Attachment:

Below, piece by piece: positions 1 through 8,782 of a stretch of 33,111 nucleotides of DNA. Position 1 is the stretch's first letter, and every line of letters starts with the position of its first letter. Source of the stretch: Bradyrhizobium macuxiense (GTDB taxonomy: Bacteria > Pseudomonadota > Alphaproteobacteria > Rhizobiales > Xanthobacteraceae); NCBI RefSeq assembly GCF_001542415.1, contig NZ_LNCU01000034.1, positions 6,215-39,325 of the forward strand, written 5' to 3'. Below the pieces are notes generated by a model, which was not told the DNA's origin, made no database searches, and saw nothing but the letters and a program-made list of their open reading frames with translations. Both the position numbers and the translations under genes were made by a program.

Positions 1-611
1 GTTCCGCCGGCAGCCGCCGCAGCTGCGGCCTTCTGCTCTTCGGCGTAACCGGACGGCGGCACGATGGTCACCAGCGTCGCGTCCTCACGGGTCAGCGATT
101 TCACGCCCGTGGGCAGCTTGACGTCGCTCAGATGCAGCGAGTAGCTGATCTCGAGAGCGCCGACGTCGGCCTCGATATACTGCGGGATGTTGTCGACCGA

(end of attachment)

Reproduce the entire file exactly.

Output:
Below, piece by piece: positions 1 through 8,782 of a stretch of 33,111 nucleotides of DNA. Position 1 is the stretch's first letter, and every line of letters starts with the position of its first letter. Source of the stretch: Bradyrhizobium macuxiense (GTDB taxonomy: Bacteria > Pseudomonadota > Alphaproteobacteria > Rhizobiales > Xanthobacteraceae); NCBI RefSeq assembly GCF_001542415.1, contig NZ_LNCU01000034.1, positions 6,215-39,325 of the forward strand, written 5' to 3'. Below the pieces are notes generated by a model, which was not told the DNA's origin, made no database searches, and saw nothing but the letters and a program-made list of their open reading frames with translations. Both the position numbers and the translations under genes were made by a program.

Positions 1-611
1 GTTCCGCCGGCAGCCGCCGCAGCTGCGGCCTTCTGCTCTTCGGCGTAACCGGACGGCGGCACGATGGTCACCAGCGTCGCGTCCTCACGGGTCAGCGATT
101 TCACGCCCGTGGGCAGCTTGACGTCGCTCAGATGCAGCGAGTAGCTGATCTCGAGAGCGCCGACGTCGGCCTCGATATACTGCGGGATGTTGTCGACCGA